About \\ Historic Houses
John Ward House
Tune into the PEM Walks audio postcard below to listen to a tour of the John Ward House:
Dating back to 1684, the John Ward is one of the finest surviving seventeenth-century buildings in New England. The style of the house is often called First Period or Post-Medieval — characterized by the extremely steep pitch of the gables, large central chimney, asymmetrical façade, batten door, diamond-paned leaded casement windows and second-story overhang. One of the earliest buildings to be relocated and restored for historic interpretation in the United States, the house is a National Historic Landmark.
Authentic sailors wreaths from Nova Scotia. Made using the traditional Turk's head knot tied aboard ships for centuries, these unique wreaths are handcrafted on the shores of the Bay of Fundy with reclaimed lobsterman rope. Pictured here on the door of PEM's John Ward House. Photography by Kathy Tarantola/PEM
Originally built for a successful leather-worker, by 1890 the house had become a tenement and housed some of Salem’s poorest residents. It originally stood three blocks away from its current location on a one-acre plot with a kitchen garden, an outhouse and a well. In order to preserve it from demolition, the house was moved to the museum campus in 1910 under the direction of curator and preservationist, George Francis Dow. Recognizing its historical importance, Dow made the pitch for its preservation and had the house moved by splitting it into two parts and rolling it on ox-drawn logs. In 1912 the house opened to the public, becoming the first outdoor museum of architecture in the country.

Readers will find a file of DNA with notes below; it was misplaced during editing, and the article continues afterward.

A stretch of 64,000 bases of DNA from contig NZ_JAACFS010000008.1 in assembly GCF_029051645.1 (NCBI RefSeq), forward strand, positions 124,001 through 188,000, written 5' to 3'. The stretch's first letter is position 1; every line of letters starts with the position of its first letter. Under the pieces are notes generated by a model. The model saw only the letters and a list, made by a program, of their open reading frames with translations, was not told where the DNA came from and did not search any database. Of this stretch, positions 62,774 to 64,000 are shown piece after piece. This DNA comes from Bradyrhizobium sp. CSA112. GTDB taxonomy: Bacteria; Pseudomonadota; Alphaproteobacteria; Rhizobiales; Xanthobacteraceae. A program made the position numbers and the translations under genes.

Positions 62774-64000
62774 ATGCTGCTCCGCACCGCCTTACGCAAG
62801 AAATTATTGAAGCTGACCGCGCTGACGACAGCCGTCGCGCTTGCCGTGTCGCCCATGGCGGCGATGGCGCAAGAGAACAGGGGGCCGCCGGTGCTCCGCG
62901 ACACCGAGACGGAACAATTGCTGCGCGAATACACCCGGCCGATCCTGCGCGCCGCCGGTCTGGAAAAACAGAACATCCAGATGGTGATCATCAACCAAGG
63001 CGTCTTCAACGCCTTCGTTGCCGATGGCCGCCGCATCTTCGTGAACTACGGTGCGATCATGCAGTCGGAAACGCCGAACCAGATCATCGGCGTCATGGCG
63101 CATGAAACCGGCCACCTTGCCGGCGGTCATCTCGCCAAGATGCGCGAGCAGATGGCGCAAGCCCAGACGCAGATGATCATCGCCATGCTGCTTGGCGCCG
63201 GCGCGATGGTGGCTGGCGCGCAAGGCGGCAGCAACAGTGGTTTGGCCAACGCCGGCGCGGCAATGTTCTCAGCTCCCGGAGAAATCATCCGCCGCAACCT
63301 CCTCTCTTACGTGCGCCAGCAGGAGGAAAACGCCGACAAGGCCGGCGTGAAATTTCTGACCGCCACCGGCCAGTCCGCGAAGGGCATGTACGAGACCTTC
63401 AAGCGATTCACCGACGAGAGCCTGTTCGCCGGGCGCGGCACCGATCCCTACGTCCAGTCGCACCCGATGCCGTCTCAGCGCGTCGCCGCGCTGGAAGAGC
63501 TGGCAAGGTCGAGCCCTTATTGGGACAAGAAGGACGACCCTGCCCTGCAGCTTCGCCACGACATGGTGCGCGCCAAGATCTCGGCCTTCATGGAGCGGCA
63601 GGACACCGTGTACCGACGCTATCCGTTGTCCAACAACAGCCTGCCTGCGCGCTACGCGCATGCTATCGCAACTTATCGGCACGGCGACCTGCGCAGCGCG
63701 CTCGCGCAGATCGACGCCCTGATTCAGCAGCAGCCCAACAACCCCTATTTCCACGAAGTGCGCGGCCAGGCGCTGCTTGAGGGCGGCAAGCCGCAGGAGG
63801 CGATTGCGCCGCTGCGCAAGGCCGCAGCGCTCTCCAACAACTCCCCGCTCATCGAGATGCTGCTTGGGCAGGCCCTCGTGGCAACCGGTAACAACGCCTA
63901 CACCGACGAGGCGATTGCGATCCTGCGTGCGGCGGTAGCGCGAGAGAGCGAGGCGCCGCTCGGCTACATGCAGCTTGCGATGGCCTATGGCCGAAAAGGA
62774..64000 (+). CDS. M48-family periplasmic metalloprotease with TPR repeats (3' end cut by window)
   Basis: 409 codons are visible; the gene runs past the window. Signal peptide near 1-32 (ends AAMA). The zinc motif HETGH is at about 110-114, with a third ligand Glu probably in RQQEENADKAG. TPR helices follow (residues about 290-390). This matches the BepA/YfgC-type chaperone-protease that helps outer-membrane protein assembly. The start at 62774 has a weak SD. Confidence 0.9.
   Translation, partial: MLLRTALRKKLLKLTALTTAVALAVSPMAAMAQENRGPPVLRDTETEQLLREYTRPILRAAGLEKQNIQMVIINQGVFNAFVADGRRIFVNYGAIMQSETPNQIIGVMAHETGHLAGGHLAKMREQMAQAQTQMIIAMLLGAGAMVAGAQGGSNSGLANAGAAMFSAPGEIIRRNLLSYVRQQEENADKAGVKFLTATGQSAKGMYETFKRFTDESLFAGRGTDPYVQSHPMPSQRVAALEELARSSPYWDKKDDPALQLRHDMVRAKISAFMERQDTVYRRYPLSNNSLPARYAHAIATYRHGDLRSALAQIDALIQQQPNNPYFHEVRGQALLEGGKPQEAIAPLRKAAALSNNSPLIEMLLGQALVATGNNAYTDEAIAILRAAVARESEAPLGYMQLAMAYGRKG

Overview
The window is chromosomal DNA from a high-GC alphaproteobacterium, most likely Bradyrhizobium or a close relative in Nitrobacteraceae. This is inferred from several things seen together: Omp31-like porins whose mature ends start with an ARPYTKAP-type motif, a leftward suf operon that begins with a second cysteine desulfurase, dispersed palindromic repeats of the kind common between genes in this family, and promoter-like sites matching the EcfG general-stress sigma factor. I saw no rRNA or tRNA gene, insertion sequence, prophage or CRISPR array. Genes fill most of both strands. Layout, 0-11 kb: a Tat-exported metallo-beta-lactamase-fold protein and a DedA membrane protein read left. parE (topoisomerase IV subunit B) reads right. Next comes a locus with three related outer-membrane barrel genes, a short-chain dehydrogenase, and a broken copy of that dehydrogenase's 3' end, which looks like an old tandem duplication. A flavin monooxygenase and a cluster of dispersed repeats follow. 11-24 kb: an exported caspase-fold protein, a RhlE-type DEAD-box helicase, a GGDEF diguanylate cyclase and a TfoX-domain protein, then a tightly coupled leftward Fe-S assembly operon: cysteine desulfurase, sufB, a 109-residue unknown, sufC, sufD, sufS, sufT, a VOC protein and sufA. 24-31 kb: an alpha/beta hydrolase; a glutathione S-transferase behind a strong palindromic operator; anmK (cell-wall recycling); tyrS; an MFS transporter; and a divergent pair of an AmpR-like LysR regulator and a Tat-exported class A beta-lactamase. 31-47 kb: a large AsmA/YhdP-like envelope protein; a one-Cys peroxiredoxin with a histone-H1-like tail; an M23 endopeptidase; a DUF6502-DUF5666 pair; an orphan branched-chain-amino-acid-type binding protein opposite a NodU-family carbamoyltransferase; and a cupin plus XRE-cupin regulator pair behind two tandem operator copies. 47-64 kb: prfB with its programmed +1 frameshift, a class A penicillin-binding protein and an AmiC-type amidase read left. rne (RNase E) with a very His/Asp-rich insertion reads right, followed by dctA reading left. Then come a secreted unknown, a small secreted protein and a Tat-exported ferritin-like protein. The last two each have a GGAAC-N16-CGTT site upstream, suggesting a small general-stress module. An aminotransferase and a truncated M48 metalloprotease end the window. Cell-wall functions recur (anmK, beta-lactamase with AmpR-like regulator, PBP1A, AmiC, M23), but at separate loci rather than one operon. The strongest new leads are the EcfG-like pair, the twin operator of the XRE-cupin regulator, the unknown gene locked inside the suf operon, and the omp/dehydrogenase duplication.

Photography by Allison White/PEM
In recreating his idea of a 1685 house, Dow overlooked clues and added speculative features. Fortunately he left much evidence of the original building to be rediscovered. The house has recently undergone a close study of its 1695 plaster, a rare surviving example consisting of river clay and animal hair, and beams that show the kitchen was added in the summer of 1692 during the Salem Witch Trials.
Photography by Kathy Tarantola/PEM